A multiple scenario-based ensemble prediction (MSEP) method is developed for exploring the impacts of climate and land-use changes on runoff in the Naryn River Basin. MSEP incorporates multiple global climate models, Cellular Automata–Markov and Soil and Water Assessment Tool (SWAT) within a general framework. MSEP can simultaneously analyze the effects of climate and land-use changes on runoff, as well as provide multiple climate and land-use scenarios to reflect the associated uncertainties in runoff simulation and prediction. Totally 96 scenarios are considered to analyze the trend and range of future runoff. Ensemble prediction results reveal that (i) climate change plays a leading role in runoff variation; (ii) compared to the baseline values, peak flow would increase 36.6% and low flow would reduce 36.8% by the 2080s, which would result in flooding and drought risks in the future and (iii) every additional hectare of arable land would increase the water deficit by an average of 10.9 × 103 m3, implying that the arable land should be carefully expanded in the future. Results suggest that, to mitigate the impact of climate change, the rational control of arable land and the active promotion of irrigation efficiency are beneficial for water resources management and ecological environmental recovery.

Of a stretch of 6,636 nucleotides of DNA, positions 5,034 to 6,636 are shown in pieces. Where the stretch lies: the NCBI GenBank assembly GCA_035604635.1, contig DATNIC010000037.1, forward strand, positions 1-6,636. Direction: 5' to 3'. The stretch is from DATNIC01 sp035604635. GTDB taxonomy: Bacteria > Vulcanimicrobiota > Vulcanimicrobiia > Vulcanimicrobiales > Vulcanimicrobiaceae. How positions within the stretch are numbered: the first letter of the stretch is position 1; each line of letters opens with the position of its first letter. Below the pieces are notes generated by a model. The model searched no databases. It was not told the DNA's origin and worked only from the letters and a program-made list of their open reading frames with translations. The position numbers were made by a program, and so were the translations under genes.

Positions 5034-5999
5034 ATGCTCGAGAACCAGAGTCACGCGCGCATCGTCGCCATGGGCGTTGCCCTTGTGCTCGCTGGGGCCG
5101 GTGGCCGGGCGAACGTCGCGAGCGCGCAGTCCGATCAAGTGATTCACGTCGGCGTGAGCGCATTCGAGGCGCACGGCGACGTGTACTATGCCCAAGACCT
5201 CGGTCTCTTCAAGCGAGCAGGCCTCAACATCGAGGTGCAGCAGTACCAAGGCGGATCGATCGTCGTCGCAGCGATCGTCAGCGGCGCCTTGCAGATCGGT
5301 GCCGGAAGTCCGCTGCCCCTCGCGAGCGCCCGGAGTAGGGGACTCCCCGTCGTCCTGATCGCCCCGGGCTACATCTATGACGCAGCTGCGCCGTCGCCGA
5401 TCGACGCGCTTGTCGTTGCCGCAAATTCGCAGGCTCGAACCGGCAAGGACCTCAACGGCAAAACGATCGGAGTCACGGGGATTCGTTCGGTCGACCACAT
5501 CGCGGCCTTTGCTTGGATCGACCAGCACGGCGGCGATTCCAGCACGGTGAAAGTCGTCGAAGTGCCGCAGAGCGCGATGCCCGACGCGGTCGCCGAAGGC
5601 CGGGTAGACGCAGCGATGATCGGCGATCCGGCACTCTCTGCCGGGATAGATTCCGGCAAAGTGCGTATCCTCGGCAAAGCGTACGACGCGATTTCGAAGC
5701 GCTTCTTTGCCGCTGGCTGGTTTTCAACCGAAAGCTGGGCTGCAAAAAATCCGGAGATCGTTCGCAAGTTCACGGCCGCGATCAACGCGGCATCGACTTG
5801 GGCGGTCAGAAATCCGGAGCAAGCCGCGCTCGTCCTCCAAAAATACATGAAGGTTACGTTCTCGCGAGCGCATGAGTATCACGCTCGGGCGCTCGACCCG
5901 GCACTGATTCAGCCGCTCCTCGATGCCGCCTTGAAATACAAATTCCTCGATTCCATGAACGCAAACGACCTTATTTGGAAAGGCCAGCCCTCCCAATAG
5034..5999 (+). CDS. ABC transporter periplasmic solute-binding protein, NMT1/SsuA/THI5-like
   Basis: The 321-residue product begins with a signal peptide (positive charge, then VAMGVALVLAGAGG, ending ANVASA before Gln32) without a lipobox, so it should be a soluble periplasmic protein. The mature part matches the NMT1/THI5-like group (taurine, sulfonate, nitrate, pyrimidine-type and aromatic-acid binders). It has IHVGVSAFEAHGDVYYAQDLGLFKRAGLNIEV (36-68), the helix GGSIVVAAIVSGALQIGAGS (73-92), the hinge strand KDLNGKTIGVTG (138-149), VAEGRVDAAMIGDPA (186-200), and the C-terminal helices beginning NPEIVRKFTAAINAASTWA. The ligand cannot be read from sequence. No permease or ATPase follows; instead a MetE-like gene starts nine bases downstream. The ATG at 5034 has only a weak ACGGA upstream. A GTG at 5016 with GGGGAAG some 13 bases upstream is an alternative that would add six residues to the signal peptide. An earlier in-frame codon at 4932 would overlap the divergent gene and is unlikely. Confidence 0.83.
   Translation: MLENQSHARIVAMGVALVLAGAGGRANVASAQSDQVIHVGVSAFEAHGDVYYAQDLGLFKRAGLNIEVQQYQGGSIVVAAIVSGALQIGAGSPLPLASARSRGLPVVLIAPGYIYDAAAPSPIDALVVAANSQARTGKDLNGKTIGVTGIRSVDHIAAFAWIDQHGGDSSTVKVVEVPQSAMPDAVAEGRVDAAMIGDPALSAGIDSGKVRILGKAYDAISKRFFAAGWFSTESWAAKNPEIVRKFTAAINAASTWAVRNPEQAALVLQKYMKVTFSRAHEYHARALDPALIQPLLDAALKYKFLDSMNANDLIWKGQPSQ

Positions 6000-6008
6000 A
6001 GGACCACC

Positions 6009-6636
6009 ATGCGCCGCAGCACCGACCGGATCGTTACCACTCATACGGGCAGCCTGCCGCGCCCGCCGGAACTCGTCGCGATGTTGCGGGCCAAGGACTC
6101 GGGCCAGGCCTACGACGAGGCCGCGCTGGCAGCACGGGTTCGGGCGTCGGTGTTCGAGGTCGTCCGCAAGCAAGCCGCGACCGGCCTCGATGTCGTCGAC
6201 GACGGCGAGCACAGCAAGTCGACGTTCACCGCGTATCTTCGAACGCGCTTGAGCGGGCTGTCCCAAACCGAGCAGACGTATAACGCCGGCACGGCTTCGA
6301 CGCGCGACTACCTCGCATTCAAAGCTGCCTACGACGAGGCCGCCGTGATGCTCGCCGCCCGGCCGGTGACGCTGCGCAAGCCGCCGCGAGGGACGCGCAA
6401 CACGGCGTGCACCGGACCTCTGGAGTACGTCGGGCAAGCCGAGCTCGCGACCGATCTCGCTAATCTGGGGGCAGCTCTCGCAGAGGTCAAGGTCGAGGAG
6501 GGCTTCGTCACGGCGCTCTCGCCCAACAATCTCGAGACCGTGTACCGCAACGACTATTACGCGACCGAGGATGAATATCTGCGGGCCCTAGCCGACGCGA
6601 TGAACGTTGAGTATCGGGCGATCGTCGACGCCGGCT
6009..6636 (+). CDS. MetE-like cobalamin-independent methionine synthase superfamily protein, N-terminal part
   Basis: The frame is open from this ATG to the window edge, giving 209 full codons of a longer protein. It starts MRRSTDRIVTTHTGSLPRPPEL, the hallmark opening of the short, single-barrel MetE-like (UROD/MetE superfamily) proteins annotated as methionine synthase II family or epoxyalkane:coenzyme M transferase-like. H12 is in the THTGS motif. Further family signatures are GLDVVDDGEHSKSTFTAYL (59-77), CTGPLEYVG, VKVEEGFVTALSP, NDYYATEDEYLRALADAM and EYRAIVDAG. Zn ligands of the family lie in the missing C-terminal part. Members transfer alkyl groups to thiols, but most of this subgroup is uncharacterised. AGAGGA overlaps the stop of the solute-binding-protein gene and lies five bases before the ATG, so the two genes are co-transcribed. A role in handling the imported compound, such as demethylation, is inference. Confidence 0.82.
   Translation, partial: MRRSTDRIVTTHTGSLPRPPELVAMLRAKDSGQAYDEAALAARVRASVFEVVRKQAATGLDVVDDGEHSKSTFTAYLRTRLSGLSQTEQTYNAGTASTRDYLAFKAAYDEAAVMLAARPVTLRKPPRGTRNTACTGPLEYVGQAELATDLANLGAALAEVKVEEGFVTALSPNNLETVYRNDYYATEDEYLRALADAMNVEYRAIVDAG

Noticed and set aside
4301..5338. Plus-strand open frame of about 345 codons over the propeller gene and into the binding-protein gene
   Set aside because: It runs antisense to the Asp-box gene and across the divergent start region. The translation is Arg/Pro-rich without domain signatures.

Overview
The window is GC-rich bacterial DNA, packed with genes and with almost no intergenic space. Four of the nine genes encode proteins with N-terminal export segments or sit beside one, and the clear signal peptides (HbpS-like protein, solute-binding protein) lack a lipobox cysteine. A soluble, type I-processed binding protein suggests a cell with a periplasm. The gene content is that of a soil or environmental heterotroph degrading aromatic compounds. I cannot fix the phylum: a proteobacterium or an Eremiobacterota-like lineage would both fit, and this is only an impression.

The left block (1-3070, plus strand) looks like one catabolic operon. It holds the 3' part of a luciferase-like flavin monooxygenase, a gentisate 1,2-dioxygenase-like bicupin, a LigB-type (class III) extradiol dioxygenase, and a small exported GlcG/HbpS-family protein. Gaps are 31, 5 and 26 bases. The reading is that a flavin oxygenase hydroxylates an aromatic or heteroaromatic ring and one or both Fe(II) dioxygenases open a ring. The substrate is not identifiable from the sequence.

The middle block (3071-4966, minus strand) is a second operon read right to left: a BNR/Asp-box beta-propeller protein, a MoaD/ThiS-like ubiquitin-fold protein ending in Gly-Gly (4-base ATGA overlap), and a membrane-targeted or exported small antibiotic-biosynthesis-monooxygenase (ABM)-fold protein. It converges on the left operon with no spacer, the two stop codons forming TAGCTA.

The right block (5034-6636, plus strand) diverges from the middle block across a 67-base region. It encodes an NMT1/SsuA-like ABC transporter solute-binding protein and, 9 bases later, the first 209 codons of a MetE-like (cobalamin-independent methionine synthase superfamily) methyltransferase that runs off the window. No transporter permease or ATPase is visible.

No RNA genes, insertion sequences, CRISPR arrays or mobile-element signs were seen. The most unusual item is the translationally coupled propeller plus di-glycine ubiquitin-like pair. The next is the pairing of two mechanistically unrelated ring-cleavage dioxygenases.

A multiple scenario-based ensemble prediction (MSEP) method has been developed.
MSEP can analyze the combined effects of climate and land-use changes on runoff.
Ranges of runoff in the Naryn River Basin are obtained under 96 scenarios.
Climate change is the main driver for the increase of runoff and peak flow.